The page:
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Tractarians and the 'Condition of England'The Social and Political Thought of the Oxford Movement$
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S. A. Skinner

Print publication date: 2004

Print ISBN-13: 9780199273232

Published to Oxford Scholarship Online: January 2010

DOI: 10.1093/acprof:oso/9780199273232.001.0001

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Introduction Introduction ‘Meddling with the World’: Tractarian Commentary and Posterity

Introduction Introduction ‘Meddling with the World’: Tractarian Commentary and Posterity

Chapter:
(p.1) Introduction ‘Meddling with the World’: Tractarian Commentary and Posterity
Source:
Tractarians and the 'Condition of England'
Author(s):

S. A. Skinner (Contributor Webpage)

Publisher:
Oxford University Press
DOI:10.1093/acprof:oso/9780199273232.003.0001

This book challenges conventional assumptions of tractarianism as an episode in church history and rejects the notion that tractarians had little interest in social questions. It argues that, by a natural application of their assumptions of the church's primacy over the state, first-generation tractarians directed a vigorous commentary to the ‘condition of England’ question. The book makes systematic use of two neglected, though rich, polemical sources. The first is the British Critic, a quarterly periodical for whose editorial control John Henry Newman successfully manoeuvred in the late 1830s and which served as tractarianism's house magazine between 1838 and 1843. The second is the canon of social novels issued by some of the movement's prolific yet forgotten adherents, in particular William Gresley and Francis Edward Paget. This book shows that social criticism was neither a marginal nor latent but an organic element of first-generation tractarianism, one aggressively articulated across a broad polemical front. By focusing on the confessional politics and ecclesiastical paternalism disclosed by tractarian commentary, this book aims to help redress a historiographical imbalance.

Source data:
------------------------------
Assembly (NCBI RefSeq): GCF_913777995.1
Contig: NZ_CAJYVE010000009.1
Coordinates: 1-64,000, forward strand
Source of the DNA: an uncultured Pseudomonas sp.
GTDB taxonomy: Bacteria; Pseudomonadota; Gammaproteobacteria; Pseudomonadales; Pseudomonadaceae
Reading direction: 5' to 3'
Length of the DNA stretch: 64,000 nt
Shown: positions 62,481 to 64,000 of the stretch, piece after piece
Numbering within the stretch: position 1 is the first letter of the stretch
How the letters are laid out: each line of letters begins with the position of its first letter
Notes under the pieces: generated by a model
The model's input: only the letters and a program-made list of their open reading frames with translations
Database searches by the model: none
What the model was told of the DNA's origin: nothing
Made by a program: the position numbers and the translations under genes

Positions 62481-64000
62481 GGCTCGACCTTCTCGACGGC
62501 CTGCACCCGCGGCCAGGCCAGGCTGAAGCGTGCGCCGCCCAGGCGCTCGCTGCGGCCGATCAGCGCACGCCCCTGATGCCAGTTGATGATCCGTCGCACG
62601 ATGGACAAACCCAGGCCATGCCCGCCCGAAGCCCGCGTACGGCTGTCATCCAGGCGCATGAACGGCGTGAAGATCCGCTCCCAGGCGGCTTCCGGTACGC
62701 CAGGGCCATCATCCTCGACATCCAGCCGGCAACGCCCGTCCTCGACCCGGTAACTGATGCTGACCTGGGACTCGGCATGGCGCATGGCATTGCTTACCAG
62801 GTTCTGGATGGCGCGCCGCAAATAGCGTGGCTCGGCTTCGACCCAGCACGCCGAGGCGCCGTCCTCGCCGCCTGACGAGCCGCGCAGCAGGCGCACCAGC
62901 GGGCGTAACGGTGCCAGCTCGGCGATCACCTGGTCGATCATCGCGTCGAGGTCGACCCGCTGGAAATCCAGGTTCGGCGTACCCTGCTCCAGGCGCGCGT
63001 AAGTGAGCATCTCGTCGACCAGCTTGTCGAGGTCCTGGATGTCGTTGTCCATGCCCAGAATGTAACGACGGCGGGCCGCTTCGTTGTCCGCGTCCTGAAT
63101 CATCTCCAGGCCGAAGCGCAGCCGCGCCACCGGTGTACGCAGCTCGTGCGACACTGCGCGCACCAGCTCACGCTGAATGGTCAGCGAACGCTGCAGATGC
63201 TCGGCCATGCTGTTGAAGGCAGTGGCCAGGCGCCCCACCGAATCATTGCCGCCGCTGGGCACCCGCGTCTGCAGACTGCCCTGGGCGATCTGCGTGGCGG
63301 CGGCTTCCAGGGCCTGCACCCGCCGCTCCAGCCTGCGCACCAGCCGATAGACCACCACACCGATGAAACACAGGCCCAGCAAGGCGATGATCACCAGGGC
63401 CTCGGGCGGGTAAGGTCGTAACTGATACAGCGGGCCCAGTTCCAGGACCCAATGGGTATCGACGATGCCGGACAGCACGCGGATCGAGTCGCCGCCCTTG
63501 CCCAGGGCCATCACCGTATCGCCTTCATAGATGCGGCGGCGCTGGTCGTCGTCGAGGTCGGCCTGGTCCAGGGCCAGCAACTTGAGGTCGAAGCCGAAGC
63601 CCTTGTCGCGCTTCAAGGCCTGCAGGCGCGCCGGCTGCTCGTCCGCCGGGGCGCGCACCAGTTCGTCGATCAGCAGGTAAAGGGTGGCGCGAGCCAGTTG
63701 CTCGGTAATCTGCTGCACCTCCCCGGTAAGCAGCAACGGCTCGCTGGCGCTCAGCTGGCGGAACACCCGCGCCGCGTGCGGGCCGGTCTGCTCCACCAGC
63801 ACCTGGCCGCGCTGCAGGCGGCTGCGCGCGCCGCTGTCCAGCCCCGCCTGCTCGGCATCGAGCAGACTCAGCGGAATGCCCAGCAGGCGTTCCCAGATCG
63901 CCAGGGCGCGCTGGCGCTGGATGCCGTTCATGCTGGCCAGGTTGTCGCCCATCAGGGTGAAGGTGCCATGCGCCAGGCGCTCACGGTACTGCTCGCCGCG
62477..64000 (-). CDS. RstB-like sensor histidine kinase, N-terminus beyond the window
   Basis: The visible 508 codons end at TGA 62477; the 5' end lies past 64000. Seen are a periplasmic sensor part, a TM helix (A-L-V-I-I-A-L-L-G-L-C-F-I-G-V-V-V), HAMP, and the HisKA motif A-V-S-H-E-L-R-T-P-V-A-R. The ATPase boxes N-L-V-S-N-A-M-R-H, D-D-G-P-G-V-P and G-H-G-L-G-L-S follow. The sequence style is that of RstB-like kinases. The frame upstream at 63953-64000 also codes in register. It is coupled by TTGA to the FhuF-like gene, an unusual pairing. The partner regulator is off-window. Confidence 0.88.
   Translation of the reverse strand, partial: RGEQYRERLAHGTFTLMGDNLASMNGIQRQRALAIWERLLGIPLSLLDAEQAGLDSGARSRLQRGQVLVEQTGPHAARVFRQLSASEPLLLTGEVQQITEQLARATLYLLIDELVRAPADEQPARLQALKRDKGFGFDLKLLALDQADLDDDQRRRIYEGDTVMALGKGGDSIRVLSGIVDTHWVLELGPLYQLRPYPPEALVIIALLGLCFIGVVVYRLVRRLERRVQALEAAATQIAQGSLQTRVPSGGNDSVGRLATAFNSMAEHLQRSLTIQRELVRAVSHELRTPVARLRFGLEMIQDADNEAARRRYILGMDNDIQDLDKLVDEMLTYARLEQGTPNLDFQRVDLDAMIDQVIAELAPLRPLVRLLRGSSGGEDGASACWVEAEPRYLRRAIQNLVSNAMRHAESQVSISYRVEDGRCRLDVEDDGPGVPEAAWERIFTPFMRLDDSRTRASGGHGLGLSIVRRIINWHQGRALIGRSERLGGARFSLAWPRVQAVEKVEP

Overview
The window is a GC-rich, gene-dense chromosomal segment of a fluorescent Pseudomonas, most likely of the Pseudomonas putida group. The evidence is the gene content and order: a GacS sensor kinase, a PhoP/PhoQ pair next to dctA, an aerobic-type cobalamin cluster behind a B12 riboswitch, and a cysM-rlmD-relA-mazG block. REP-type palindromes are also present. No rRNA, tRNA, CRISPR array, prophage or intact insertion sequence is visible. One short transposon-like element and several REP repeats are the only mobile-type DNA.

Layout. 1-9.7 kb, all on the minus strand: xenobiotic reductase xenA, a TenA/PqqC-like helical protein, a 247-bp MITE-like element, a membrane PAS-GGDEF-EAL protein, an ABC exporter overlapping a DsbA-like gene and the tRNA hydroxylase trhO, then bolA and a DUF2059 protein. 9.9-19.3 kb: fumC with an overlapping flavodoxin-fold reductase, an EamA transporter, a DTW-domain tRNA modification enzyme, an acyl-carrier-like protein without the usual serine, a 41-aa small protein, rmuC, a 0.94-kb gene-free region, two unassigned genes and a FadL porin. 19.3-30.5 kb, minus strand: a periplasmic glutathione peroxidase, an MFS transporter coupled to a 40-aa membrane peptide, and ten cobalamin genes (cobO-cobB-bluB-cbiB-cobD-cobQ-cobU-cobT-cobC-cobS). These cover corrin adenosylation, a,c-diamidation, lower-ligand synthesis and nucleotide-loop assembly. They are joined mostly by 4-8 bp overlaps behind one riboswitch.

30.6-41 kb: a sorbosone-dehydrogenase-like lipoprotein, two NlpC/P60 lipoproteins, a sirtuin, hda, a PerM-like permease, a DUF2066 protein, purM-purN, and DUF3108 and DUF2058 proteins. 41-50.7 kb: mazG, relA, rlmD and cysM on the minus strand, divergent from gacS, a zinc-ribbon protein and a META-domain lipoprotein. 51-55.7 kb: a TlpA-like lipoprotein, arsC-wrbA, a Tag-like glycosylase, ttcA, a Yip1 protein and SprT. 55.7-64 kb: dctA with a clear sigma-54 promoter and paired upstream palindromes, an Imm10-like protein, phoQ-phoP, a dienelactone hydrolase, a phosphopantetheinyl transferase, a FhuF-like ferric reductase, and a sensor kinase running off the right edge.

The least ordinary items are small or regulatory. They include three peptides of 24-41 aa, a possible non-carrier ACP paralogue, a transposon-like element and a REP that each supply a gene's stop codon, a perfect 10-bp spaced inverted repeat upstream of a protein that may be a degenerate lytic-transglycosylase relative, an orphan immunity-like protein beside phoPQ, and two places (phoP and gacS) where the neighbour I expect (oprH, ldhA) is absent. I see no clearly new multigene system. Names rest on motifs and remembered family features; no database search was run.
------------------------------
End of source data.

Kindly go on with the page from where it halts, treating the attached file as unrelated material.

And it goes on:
Keywords:   England, tractarianism, church history, social novels, Francis Edward Paget, William Gresley, John Henry Newman, social criticism, confessional politics, ecclesiastical paternalism

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